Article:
I Have a Genetic Disease That Neither of My Parents Have. What Gives?

Cracked Science

So, here’s something I don’t understand. I have sickle-cell disease and I’m told it’s a genetic condition, but neither my dad nor my mom have it.

Well, genetic inheritance is a bit more complex than most people imagine it to be. There are different “modes” of inheritance. Sickle-cell disease, for example, is transmitted from parents to child in an “autosomal recessive” fashion.

An auto-whatnow? How are cars involved?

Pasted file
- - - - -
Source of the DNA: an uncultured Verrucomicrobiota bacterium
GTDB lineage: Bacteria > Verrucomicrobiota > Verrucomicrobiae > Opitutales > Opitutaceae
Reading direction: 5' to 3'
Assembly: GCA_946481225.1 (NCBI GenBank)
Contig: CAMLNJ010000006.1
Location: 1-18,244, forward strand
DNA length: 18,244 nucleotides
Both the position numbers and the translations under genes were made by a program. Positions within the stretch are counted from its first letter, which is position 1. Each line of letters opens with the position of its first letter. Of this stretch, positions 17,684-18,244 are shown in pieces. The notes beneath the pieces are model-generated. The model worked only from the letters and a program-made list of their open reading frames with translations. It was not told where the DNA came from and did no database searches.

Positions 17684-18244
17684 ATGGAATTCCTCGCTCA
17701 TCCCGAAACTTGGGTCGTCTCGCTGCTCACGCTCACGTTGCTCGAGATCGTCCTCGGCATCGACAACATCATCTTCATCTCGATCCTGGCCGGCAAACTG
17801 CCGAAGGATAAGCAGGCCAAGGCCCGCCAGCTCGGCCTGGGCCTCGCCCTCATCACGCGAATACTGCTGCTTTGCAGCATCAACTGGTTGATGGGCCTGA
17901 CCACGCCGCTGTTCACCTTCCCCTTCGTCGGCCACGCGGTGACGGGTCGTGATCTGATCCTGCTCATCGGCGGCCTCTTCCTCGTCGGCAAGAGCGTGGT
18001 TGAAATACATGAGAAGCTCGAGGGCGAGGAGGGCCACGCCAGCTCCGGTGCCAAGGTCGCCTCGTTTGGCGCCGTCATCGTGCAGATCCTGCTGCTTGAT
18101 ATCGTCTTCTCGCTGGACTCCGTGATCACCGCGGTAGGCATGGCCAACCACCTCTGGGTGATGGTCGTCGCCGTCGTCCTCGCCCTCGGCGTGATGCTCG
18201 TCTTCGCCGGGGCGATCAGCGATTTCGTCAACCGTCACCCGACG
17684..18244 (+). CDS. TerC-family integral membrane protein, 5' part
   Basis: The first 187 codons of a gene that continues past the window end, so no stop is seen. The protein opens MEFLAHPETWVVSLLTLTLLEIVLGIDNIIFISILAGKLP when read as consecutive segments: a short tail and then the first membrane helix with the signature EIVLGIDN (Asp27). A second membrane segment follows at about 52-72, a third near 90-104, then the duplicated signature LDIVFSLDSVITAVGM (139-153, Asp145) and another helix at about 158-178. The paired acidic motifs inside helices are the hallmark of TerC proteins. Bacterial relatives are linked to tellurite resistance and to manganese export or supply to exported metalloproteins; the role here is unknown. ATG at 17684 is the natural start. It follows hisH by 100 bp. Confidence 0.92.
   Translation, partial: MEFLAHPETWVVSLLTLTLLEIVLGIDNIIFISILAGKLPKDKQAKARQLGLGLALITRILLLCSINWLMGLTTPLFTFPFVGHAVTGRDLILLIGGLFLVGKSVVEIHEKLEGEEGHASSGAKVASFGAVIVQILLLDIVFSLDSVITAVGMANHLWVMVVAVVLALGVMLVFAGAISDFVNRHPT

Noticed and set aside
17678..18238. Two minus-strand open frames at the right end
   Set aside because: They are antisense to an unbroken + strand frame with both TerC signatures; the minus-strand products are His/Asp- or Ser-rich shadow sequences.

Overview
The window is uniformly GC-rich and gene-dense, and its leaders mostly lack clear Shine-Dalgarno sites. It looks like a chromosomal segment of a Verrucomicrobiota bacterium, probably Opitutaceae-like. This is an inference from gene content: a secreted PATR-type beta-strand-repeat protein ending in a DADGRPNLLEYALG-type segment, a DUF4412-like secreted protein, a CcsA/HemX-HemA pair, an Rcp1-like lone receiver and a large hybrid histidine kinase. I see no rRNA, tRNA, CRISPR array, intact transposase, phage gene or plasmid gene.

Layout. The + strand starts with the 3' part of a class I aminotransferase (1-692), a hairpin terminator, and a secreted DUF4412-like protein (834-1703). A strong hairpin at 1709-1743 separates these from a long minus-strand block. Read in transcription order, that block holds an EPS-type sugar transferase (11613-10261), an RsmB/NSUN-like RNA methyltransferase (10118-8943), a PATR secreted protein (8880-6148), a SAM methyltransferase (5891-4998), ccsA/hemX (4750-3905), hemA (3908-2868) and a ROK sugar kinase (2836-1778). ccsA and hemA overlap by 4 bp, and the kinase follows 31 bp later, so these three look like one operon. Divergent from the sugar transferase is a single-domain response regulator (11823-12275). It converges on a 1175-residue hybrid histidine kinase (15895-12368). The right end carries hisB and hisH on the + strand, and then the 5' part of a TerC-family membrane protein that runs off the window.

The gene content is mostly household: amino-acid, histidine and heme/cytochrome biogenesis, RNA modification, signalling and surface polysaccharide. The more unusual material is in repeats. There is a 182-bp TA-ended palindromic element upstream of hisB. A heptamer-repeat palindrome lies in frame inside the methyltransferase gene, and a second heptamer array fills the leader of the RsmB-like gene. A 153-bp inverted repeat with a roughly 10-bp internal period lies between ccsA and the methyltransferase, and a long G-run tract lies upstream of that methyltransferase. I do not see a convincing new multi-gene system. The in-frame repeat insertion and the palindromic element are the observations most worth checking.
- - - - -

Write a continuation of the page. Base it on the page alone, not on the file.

No, “autosomal”. It means the mutation that causes the disease is located on one of the 22 human chromosomes that are not sex chromosomes. These 22 chromosomes are known as “autosomes”.

Oh, I see. So you’re saying that I got this mutation from my dad and my mom, though, right?


So how come they don’t have the disease?

The most likely explanation is that both your parents are “carriers”. You see, we each have two copies of every chromosome: one copy…

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